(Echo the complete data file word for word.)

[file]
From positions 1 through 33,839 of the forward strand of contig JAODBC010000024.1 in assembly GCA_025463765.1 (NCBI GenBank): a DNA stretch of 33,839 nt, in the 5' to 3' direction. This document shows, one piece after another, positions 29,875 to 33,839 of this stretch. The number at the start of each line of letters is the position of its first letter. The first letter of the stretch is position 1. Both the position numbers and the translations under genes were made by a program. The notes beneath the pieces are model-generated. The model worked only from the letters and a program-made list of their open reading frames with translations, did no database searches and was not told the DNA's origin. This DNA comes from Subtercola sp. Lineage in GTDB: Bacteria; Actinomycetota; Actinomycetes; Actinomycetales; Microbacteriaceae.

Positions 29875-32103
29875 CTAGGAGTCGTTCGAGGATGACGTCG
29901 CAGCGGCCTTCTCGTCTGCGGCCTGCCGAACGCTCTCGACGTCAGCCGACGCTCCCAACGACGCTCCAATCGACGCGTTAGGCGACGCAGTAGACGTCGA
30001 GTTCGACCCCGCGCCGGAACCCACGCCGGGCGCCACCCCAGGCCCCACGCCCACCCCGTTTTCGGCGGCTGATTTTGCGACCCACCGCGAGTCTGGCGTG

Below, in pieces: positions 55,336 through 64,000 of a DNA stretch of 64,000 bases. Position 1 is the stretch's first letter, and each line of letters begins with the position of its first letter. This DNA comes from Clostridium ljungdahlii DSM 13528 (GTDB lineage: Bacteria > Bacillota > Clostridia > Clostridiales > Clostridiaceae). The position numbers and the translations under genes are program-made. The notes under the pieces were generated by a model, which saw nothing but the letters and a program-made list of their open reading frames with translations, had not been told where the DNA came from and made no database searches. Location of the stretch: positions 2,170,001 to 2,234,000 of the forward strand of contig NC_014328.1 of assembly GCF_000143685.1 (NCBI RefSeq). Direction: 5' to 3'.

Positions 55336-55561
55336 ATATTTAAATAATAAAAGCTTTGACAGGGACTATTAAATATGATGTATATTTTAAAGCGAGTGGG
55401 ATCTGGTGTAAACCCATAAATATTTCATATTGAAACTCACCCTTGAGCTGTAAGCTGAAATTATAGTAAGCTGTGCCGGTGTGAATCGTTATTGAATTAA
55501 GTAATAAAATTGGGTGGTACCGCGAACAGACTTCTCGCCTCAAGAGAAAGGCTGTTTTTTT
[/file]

From positions 1 through 33,839 of the forward strand of contig JAODBC010000024.1 in assembly GCA_025463765.1 (NCBI GenBank): a DNA stretch of 33,839 nt, in the 5' to 3' direction. This document shows, one piece after another, positions 29,875 to 33,839 of this stretch. The number at the start of each line of letters is the position of its first letter. The first letter of the stretch is position 1. Both the position numbers and the translations under genes were made by a program. The notes beneath the pieces are model-generated. The model worked only from the letters and a program-made list of their open reading frames with translations, did no database searches and was not told the DNA's origin. This DNA comes from Subtercola sp. Lineage in GTDB: Bacteria; Actinomycetota; Actinomycetes; Actinomycetales; Microbacteriaceae.

Positions 29875-32103
29875 CTAGGAGTCGTTCGAGGATGACGTCG
29901 CAGCGGCCTTCTCGTCTGCGGCCTGCCGAACGCTCTCGACGTCAGCCGACGCTCCCAACGACGCTCCAATCGACGCGTTAGGCGACGCAGTAGACGTCGA
30001 GTTCGACCCCGCGCCGGAACCCACGCCGGGCGCCACCCCAGGCCCCACGCCCACCCCGTTTTCGGCGGCTGATTTTGCGACCCACCGCGAGTCTGGCGTG

Below, in pieces: positions 55,336 through 64,000 of a DNA stretch of 64,000 bases. Position 1 is the stretch's first letter, and each line of letters begins with the position of its first letter. This DNA comes from Clostridium ljungdahlii DSM 13528 (GTDB lineage: Bacteria > Bacillota > Clostridia > Clostridiales > Clostridiaceae). The position numbers and the translations under genes are program-made. The notes under the pieces were generated by a model, which saw nothing but the letters and a program-made list of their open reading frames with translations, had not been told where the DNA came from and made no database searches. Location of the stretch: positions 2,170,001 to 2,234,000 of the forward strand of contig NC_014328.1 of assembly GCF_000143685.1 (NCBI RefSeq). Direction: 5' to 3'.

Positions 55336-55561
55336 ATATTTAAATAATAAAAGCTTTGACAGGGACTATTAAATATGATGTATATTTTAAAGCGAGTGGG
55401 ATCTGGTGTAAACCCATAAATATTTCATATTGAAACTCACCCTTGAGCTGTAAGCTGAAATTATAGTAAGCTGTGCCGGTGTGAATCGTTATTGAATTAA
55501 GTAATAAAATTGGGTGGTACCGCGAACAGACTTCTCGCCTCAAGAGAAAGGCTGTTTTTTT